Research Papers: Nuclear Power

Chromium Activity Measurements in Nickel Based Alloys for Very High Temperature Reactors: Inconel 617, Haynes 230, and Model Alloys

[+] Author and Article Information
Stéphane Gossé, Thierry Alpettaz, Sylvie Chatain, Christine Guéneau

Laboratoire de Modélisation, de Thermodynamique et de Thermochimie, CEA Saclay-DEN/DANS/DPC/SCP, 91191 Gif-sur-Yvette Cedex, France

J. Eng. Gas Turbines Power 131(6), 062901 (Jul 15, 2009) (6 pages) doi:10.1115/1.3094017 History: Received October 20, 2008; Revised November 28, 2008; Published July 15, 2009

The alloys Haynes 230 and Inconel 617 are potential candidates for the intermediate heat exchangers (IHXs) of (very) high temperature reactors ((V)-HTRs). The behavior under corrosion of these alloys by the (V)-HTR coolant (impure helium) is an important selection criterion because it defines the service life of these components. At high temperature, the Haynes 230 is likely to develop a chromium oxide on the surface. This layer protects from the exchanges with the surrounding medium and thus confers certain passivity on metal. At very high temperature, the initial microstructure made up of austenitic grains and coarse intra- and intergranular M6C carbide grains rich in W will evolve. The M6C carbides remain and some M23C6 richer in Cr appear. Then, carbon can reduce the protective oxide layer. The alloy loses its protective coating and can corrode quickly. Experimental investigations were performed on these nickel based alloys under an impure helium flow (Rouillard, F., 2007, “Mécanismes de formation et de destruction de la couche d’oxyde sur un alliage chrominoformeur en milieu HTR,” Ph.D. thesis, Ecole des Mines de Saint-Etienne, France). To predict the surface reactivity of chromium under impure helium, it is necessary to determine its chemical activity in a temperature range close to the operating conditions of the heat exchangers (T1273K). For that, high temperature mass spectrometry measurements coupled to multiple effusion Knudsen cells are carried out on several samples: Haynes 230, Inconel 617, and model alloys 1178, 1181, and 1201. This coupling makes it possible for the thermodynamic equilibrium to be obtained between the vapor phase and the condensed phase of the sample. The measurement of the chromium ionic intensity (I) of the molecular beam resulting from a cell containing an alloy provides the values of partial pressure according to the temperature. This value is compared with that of the pure substance (Cr) at the same temperature. These calculations provide thermodynamic data characteristic of the chromium behavior in these alloys. These activity results call into question those previously measured by Hilpert and Ali-Khan (1978, “Mass Spectrometric Studies of Alloys Proposed for High-Temperature Reactor Systems: I. Alloy IN-643,” J. Nucl. Mater., 78, pp. 265–271; 1979, “Mass Spectrometric Studies of Alloys Proposed for High-Temperature Reactor Systems: II. Inconel Alloy 617 and Nimomic Alloy PE 13,” J. Nucl. Mater., 80, pp. 126–131), largely used in the literature.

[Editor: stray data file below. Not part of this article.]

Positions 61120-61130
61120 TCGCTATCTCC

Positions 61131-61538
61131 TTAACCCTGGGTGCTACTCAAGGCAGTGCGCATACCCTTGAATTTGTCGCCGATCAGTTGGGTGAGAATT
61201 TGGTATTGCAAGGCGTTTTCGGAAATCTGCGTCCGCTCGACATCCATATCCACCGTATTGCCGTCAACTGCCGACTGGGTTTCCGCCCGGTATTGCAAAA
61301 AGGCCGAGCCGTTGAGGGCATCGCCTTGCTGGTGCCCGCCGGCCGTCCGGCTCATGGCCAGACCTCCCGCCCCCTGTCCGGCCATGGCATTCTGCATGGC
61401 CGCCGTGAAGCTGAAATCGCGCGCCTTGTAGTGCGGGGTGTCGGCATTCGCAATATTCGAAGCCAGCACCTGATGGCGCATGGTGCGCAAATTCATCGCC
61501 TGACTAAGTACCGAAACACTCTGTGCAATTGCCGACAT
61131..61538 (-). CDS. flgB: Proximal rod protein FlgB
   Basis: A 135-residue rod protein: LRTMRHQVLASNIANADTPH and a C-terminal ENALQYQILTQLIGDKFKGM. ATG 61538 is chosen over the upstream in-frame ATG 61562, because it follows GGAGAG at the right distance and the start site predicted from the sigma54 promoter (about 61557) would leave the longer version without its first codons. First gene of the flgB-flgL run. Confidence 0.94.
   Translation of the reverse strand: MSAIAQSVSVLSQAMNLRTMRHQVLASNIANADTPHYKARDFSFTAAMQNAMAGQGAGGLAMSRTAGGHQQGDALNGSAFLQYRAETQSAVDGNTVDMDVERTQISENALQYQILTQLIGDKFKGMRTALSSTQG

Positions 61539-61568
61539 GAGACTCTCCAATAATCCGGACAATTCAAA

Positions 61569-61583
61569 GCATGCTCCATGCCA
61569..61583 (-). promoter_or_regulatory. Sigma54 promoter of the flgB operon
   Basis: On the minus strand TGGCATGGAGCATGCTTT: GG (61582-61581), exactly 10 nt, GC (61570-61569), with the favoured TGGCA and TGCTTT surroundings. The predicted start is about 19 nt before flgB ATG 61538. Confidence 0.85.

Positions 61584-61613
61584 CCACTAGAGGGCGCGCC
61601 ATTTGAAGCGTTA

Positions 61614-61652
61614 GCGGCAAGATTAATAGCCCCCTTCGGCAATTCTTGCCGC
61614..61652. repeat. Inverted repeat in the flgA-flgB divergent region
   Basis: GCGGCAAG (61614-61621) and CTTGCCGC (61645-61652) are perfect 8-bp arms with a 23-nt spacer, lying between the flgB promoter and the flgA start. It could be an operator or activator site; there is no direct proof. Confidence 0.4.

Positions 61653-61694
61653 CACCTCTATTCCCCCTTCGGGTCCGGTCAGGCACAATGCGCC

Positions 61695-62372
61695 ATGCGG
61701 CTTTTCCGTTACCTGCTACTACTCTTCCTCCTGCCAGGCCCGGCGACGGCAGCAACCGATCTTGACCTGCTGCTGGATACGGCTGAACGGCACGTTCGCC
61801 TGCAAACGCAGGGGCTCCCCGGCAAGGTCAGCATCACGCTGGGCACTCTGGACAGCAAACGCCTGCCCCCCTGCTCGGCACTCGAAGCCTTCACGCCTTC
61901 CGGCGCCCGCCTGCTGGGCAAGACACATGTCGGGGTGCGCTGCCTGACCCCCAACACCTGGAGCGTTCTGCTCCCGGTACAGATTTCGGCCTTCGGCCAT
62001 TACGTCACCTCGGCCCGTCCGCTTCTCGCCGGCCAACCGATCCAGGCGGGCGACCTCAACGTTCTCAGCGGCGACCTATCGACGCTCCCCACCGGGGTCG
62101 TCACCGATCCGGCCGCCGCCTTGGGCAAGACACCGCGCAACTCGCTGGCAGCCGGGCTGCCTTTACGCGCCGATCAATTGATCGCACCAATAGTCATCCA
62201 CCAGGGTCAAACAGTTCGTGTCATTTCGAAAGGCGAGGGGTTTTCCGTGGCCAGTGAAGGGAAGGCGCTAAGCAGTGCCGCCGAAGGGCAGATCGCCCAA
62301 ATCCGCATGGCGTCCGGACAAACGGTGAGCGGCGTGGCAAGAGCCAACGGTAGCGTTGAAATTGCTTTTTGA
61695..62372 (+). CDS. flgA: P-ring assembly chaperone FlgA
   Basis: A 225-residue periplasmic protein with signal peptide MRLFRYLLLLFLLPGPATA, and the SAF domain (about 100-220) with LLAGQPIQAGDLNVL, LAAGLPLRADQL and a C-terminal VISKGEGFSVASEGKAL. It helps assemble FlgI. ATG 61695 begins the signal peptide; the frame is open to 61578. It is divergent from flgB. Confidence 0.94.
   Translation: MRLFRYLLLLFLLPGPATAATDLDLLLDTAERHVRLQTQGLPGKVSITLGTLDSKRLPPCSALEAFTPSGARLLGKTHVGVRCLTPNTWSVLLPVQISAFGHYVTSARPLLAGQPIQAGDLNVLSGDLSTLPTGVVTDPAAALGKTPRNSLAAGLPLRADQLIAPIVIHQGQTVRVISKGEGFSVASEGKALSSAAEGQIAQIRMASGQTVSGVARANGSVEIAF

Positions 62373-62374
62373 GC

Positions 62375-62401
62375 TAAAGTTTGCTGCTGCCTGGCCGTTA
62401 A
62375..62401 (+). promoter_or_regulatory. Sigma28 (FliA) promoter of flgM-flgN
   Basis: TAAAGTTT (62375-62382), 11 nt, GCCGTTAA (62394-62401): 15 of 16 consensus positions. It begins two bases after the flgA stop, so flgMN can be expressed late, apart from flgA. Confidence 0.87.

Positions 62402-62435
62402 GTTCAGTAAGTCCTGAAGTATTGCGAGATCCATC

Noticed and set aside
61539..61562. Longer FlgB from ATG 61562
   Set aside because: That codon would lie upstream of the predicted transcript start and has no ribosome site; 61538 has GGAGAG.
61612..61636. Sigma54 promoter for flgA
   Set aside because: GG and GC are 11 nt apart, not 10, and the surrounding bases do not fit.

Copyright © 2009 by American Society of Mechanical Engineers
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Figure 1

HTMS with multiple effusion Knudsen cells

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Figure 2

Cell block with multiple effusion Knudsen cells

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Figure 3

Logarithm of the chromium ionic intensity and temperature product (ln IT) versus reciprocal temperature for pure Cr in the 1423–1538 K temperature range

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Figure 4

Measurements of the chromium activity in the Inconel 617 alloy (three runs) compared with Hilpert and Ali-Khan (10,12) results

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Figure 5

Measurements of the chromium activity in the Haynes 230 alloy (three runs)

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Figure 6

Measurements of the chromium activity in the model alloys 1201, 1181, and 1178




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